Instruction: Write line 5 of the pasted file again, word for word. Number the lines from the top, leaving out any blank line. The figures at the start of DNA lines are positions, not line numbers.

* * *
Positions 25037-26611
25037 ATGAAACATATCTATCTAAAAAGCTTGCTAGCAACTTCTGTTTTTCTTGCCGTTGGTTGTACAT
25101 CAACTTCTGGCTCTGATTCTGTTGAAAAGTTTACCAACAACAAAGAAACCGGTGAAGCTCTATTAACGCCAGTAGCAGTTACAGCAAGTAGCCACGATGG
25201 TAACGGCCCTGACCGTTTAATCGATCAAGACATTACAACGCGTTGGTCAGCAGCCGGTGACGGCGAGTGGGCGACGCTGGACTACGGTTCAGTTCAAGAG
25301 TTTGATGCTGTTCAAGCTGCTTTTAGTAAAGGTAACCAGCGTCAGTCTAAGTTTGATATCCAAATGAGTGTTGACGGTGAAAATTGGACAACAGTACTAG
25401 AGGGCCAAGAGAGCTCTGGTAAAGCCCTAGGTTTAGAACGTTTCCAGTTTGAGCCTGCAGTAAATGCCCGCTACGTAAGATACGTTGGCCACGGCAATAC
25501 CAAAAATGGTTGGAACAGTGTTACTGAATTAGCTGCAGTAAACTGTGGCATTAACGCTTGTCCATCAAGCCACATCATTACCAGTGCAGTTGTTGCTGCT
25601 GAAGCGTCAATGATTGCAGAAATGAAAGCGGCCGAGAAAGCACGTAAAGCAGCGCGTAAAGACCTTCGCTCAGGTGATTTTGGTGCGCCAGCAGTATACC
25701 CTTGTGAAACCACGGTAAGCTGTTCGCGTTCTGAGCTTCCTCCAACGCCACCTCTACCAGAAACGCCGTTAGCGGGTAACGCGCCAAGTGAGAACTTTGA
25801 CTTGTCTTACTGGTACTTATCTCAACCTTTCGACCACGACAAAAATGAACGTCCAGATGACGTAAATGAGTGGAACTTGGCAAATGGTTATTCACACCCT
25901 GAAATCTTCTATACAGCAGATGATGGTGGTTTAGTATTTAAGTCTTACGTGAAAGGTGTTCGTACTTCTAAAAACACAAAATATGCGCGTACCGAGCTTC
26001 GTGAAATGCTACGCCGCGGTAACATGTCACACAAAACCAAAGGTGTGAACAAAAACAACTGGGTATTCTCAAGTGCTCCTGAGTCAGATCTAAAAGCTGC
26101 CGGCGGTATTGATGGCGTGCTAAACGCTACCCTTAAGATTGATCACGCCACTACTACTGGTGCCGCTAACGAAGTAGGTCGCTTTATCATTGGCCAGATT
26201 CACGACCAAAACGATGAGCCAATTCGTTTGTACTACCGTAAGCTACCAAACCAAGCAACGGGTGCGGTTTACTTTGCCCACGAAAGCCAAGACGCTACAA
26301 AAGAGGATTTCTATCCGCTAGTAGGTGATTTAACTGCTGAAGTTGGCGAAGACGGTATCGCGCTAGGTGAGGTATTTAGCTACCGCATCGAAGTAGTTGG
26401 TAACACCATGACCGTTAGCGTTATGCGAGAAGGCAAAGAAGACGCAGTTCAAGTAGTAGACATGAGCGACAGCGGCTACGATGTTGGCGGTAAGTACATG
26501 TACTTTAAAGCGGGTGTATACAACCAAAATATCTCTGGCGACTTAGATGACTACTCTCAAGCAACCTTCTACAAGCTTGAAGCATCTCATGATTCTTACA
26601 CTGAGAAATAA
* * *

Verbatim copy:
25301 TTTGATGCTGTTCAAGCTGCTTTTAGTAAAGGTAACCAGCGTCAGTCTAAGTTTGATATCCAAATGAGTGTTGACGGTGAAAATTGGACAACAGTACTAG